Central accepts tender on feasibility study

Mindemoya Old School

Mindemoya Old School’s potential is the focus

CENTRAL MANITOULIN—The council of the Municipality of Central Manitoulin voted at the Thursday, November 29 final meeting of this council’s term to accept the RFT (tender) submitted by Tulloch Engineering for the Old School Repurposing Committee feasibility study and to proceed with the project, pending FedNor funding.

The Mindemoya Old School is a former continuation school, the first of its kind in the province. After it was declared redundant as a school, the building served as a municipal office and then a business incubation centre for the town. Faced with several reports indicating significant costs to bringing the building up to standard, the municipality had determined to shutter and demolish the building until a community outcry prompted taking a second look at potential new life for the historical edifice and the Old School Repurposing Committee was formed with a mandate to seek out a new purpose for the building. That committee has since received an extension to its terms of reference timeline in order to see what the proposed feasibility study might uncover.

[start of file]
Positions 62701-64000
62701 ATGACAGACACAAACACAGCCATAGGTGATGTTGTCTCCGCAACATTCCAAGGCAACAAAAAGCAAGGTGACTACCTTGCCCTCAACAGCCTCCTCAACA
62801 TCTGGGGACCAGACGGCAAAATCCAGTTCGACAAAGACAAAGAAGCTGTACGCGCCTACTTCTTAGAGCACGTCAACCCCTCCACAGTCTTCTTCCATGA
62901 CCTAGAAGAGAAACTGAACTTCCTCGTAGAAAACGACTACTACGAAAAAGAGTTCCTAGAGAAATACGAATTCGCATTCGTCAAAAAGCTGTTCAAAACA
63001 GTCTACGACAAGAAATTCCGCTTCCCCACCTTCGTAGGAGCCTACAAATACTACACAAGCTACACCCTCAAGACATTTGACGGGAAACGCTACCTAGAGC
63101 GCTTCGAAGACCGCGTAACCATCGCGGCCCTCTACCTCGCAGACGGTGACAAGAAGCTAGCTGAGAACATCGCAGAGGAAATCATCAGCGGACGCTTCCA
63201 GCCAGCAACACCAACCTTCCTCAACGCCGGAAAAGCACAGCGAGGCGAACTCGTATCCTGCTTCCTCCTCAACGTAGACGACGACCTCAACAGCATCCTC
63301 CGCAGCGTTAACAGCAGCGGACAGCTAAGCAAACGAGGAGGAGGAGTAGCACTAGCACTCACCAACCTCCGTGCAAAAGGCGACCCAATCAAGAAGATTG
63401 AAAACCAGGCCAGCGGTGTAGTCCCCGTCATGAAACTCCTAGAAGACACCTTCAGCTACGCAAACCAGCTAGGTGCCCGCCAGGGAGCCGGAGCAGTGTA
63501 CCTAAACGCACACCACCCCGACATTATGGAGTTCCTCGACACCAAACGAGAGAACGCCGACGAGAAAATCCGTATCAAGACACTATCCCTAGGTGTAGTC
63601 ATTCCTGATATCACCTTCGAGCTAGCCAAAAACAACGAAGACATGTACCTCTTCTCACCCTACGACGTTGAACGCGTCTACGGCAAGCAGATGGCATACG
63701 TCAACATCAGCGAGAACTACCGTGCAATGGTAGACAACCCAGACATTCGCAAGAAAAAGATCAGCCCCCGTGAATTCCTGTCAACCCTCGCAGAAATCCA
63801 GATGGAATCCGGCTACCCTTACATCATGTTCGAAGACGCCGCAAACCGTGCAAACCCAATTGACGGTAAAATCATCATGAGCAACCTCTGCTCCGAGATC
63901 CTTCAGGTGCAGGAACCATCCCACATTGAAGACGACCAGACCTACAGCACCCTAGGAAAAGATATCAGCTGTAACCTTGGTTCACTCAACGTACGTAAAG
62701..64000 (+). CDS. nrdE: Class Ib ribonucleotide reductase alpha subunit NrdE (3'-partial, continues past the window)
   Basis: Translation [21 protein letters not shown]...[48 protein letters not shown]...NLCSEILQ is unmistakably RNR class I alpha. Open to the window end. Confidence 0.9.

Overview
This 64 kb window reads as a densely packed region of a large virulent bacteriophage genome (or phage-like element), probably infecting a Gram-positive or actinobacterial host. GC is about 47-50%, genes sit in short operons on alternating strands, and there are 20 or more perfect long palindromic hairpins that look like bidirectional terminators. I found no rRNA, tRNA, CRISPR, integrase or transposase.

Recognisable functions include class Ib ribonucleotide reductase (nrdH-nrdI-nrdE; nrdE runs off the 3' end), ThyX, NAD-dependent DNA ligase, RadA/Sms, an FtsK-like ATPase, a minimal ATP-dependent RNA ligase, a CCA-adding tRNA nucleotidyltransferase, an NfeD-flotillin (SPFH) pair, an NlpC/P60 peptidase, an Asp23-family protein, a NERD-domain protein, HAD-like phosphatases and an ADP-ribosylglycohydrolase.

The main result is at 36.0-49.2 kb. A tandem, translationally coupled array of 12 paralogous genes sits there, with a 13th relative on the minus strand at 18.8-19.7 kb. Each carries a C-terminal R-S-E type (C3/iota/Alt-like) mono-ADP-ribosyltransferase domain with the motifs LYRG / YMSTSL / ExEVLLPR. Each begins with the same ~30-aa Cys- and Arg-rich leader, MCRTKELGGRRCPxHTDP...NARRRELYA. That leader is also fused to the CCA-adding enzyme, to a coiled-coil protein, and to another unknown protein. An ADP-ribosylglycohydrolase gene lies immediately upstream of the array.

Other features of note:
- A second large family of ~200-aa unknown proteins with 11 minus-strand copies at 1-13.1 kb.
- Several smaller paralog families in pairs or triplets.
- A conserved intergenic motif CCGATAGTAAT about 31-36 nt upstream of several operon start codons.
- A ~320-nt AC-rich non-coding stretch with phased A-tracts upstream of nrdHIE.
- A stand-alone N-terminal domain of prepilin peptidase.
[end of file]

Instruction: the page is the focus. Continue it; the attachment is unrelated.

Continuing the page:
The tender amount of $34,810 plus HST came in considerably below the estimated $50,000 budget the municipality had set for the project, but there was a concern with the Tulloch proposal as it did not specifically include sourcing potential funding applications that would go with any proposed new use for the historical building.

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“They haven’t provided that,” confirmed CAO/Clerk Ruth Frawley. “It wasn’t in their proposal.”

“We should require that be included,” said Councillor Alex Baran, who had moved the motion to accept the bid.

“I am not unhappy with that,” suggested Councillor Patricia Macdonald. “It is in the terms of reference for the job. They just didn’t say how they were going to do that.”

“If you don’t know what you are going to use the building for, how are you going to say where you can get the money from?” asked Councillor Derek Stephens. “It will be another study after that which could be $200,000. Where is it going to end?”

“No, they will give us a list of what (the building) could be turned into,” said Ms. Frawley.

“I am not in favour of rejuvenating the Old School,” said Councillor Macdonald, but she added that since council had decided as a group that they would apply for funding for the study she did not feel it would serve any purpose to oppose the motion.

The motion, moved by Councillor Baran and Councillor Linda Farquhar, passed without further discussion.

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